gardens as the Tree Mignionette. The under-shrub is exactly intermediate between the shrub and the herb. All plants producing shoots of annual duration from the surface of the earth are called herbs.

Some botanists distinguish two sorts of stems, the characters of which are derived from the mode of growth. When a stem is never terminated by a flower bud, nor has its growth stopped by any other organic cause, as in Veronica arvensis, and all perennial and arborescent plants, it is said to be indeterminate; but when a stem has its growth uniformly stopped at a particular period of its existence by the production of a terminal bud, or by some such cause, it is called determinate. The capitate and verticillate species of Mint owe their differences to causes of this nature; the stem of the former being determinate, the latter indeterminate.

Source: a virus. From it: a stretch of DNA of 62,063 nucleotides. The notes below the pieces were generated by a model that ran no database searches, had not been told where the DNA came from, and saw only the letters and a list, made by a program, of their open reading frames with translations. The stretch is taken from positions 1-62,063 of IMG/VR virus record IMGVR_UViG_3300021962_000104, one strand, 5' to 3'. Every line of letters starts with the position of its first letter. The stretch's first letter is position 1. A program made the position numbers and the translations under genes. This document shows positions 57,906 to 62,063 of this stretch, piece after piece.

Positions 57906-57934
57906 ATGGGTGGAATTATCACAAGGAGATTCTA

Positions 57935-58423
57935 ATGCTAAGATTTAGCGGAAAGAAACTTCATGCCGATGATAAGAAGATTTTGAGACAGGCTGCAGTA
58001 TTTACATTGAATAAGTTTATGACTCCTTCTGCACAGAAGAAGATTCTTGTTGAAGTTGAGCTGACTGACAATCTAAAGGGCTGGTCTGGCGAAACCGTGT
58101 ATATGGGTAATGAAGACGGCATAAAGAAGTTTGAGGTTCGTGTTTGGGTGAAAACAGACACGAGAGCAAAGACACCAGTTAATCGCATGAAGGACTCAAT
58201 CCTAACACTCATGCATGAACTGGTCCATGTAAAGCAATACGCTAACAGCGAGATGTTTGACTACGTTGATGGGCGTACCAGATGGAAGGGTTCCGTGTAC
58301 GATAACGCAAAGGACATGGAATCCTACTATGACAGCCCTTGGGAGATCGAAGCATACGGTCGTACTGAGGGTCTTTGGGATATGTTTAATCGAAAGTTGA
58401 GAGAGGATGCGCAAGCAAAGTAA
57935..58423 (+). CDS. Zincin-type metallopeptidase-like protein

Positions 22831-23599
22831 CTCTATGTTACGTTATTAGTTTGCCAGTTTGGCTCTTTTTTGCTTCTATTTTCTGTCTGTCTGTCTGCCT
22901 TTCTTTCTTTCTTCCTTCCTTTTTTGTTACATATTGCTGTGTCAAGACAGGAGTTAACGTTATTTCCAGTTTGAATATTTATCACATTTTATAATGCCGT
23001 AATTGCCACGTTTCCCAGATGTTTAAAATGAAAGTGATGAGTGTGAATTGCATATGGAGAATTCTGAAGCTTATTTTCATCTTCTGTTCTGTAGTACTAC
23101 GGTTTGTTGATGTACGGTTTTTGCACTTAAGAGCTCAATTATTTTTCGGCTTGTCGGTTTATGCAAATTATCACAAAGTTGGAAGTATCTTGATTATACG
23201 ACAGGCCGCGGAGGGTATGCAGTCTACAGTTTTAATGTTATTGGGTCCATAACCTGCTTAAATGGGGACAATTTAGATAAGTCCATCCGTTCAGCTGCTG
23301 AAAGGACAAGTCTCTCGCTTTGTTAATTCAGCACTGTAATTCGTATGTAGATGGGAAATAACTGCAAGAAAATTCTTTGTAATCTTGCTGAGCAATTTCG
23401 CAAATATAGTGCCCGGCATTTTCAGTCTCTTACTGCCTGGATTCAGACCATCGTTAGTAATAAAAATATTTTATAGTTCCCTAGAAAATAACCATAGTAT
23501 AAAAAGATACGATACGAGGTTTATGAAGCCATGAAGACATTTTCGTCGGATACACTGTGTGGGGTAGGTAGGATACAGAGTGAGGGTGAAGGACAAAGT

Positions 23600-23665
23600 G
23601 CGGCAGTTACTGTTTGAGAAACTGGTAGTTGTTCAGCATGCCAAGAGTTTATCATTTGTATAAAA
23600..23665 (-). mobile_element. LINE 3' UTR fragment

The point whence two branches diverge is called the axil, or, in old botanical language, the ala.

Leaf-buds (Gemma, Linn.), being the rudiments of young branches, are of great importance in regard to the general structure of a plant. They consist of scales imbricated over



each other, the outermost being the hardest and thickest, and surrounding a minute cellular axis, or growing point, which is in direct communication with the woody and cellular tissue of the stem. In other words, they may be said to be growing points covered with rudimentary leaves for their protection,